Jessica Watson, the Aussie teenage sailor, obviously doesn't lack for courage. She started her record attempt in spite of being found at fault for a collision with a ship during a practice voyage, being criticized by investigators for poor sailing skills and having to weather a well-publicized effort by Australian circumnavigator Andrew Cape to persuade her parents to make her keep her borrowed sailboat, painted in pink and festooned with sponsors' logos, at the dock. Success, if she achieves it, will mean celebrity for her but almost nothing to the sailing world. It matters not at all that she would be a few months younger than the current holder of the youngest solo circumnavigator title.

The record would be not only meaningless, but probably short-lived. Californian Abby Sunderland, 15-year-old sister of a one-time youngest circumnavigation record holder, is preparing for a record attempt. Then there is 14-year-old Laura Dekker of the Netherlands, who was stopped by a Dutch court from attempting to set the record in a 26-foot sailboat named Guppy, even though her father not only approves of the record attempt, but has been promoting it vigorously. The court fight and her subsequent disappearance have made her a celebrity without leaving the dock. Police found her in St. Maarten in December. There is speculation she went there to elude child-care authorities and start her voyage from the island.

I don't know how well prepared the girls' boats are, but their celebrity-making apparatus is certainly well oiled. They have commercial sponsors, sophisticated Web sites and souvenir products for sale. Dekker (more likely her father) is said to have been negotiating with television companies to sell the rights to make a documentary of her voyage.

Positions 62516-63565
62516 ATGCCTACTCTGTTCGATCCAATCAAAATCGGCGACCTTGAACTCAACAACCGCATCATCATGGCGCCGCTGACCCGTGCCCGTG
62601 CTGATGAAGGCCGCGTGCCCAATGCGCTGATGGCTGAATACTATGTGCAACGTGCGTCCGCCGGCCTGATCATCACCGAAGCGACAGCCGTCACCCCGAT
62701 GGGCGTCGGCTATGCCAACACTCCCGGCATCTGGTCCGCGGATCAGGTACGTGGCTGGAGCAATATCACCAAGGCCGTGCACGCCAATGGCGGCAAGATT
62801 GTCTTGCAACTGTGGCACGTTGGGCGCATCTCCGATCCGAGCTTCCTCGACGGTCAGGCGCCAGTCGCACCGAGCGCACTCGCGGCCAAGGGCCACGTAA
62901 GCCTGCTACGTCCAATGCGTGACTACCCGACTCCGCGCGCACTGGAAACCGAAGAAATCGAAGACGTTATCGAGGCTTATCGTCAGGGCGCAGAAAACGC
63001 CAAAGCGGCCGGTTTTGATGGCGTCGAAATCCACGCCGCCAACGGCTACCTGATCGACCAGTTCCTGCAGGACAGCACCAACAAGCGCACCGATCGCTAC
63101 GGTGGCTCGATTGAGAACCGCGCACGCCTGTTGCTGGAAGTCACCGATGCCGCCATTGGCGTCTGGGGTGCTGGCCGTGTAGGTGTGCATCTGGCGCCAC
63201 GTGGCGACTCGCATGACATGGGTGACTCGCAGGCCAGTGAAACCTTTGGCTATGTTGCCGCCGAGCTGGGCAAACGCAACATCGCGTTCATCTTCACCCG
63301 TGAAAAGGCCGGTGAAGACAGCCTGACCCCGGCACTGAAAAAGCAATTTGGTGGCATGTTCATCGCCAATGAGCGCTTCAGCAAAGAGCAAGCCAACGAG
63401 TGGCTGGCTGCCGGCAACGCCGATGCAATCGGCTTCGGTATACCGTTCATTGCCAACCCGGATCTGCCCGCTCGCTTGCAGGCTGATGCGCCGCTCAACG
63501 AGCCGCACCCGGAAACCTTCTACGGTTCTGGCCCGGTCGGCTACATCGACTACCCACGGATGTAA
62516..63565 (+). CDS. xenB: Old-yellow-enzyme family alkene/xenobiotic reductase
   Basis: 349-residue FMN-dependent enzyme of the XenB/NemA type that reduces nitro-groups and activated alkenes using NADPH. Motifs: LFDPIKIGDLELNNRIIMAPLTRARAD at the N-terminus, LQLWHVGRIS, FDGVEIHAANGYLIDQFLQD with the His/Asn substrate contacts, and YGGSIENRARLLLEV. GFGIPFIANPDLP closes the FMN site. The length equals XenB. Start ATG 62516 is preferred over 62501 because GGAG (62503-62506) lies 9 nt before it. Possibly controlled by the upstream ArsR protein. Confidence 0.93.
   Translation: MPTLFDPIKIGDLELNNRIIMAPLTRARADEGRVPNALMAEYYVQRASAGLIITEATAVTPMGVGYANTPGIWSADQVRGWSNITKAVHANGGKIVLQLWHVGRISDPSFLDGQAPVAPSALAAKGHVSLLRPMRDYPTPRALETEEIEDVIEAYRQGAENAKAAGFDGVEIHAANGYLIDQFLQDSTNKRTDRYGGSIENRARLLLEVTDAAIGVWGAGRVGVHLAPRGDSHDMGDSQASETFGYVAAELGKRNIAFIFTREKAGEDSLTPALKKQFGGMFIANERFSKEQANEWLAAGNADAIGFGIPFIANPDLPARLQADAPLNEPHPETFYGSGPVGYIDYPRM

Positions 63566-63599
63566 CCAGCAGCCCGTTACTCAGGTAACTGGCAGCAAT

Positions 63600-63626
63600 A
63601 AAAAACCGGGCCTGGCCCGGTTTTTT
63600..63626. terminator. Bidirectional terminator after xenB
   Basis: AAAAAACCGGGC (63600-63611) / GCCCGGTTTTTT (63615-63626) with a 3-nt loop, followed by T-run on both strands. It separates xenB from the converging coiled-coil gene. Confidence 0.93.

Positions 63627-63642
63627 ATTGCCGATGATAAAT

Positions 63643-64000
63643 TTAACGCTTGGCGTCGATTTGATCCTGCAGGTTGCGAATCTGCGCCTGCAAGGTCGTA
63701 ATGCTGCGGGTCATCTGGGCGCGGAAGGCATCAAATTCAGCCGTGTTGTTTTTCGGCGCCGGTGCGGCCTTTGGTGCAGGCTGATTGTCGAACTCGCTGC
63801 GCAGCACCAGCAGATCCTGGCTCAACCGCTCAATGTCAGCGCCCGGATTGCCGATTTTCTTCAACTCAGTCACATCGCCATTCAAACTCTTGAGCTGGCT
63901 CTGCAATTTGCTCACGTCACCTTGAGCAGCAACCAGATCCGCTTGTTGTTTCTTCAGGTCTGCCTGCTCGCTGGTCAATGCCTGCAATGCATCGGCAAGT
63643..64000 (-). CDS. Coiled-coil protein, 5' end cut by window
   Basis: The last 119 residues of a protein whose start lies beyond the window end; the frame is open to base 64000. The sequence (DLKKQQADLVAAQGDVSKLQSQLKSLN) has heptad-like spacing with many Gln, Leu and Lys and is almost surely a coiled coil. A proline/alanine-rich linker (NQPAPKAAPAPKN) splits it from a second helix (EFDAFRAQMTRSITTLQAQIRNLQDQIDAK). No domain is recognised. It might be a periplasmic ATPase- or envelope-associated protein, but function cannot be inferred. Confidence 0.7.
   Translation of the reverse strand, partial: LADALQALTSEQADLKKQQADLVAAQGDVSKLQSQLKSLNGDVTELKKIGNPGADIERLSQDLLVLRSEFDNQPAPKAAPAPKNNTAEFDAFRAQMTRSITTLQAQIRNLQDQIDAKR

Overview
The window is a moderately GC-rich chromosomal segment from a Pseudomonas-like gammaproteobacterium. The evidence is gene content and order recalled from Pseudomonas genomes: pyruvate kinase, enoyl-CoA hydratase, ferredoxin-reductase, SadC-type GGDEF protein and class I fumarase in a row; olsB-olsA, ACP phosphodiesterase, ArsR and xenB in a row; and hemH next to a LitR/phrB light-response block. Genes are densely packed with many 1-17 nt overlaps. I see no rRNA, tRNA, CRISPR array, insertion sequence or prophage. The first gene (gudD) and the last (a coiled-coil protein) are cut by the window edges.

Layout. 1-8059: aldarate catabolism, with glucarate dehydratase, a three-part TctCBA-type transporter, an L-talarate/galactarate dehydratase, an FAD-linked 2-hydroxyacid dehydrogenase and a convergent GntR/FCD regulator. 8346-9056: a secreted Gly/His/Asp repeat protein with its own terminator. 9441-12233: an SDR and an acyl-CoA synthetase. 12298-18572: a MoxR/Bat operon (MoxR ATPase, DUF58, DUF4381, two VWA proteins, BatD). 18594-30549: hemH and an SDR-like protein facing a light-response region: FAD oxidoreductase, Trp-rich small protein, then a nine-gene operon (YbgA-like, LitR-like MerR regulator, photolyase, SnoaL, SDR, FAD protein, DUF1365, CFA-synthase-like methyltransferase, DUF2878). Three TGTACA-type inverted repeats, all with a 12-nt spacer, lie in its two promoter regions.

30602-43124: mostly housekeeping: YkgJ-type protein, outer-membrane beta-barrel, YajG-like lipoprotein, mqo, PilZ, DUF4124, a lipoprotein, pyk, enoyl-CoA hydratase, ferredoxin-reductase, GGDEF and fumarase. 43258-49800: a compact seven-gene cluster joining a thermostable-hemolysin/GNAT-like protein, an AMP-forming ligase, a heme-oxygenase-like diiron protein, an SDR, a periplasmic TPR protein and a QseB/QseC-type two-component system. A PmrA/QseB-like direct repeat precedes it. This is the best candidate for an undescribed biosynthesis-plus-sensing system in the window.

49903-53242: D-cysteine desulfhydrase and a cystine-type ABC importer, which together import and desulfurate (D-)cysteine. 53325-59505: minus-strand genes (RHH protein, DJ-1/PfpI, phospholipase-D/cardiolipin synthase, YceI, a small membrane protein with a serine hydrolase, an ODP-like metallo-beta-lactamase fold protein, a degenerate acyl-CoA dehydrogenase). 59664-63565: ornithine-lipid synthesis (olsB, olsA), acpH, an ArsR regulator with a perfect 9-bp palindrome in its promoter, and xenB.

Mallory climbed Everest because it was there. He and Hillary and Slocum and the others in their cohort of pioneers aspired to do what was thought impossible or at least had never been done. Today's record chasers seem more interested in achieving fame and finding its frequent companion fortune.

When Andy Warhol coined his famous phrase, I think he meant that in the age of ubiquitous, pervasive media, everybody would get their "15 minutes of fame." That hasn't happened yet, but it does seem that more people than ever crave those 15 minutes. How else do you explain television reality shows in which adults allow themselves to be viewed by millions in situations that once would have been thought embarrassing, if not debased and utterly shorn of dignity? It may be recalled it was a shot at becoming famous by appearing in a reality TV show that motivated a Colorado father to release a spaceshiplike balloon and call 911 to report that his young son was trapped aboard the high-flying craft.

At least it can be said that the balloon boy spectacle was a fraud. Sadly, children sailing around the world alone in pursuit of fame is the real thing.

It's not likely to stop. One of these years the world's youngest solo circumnavigator will be a pre-teen. And then someone will surely say: What's so great about Joshua Slocum? A 12-year-old can do what he did.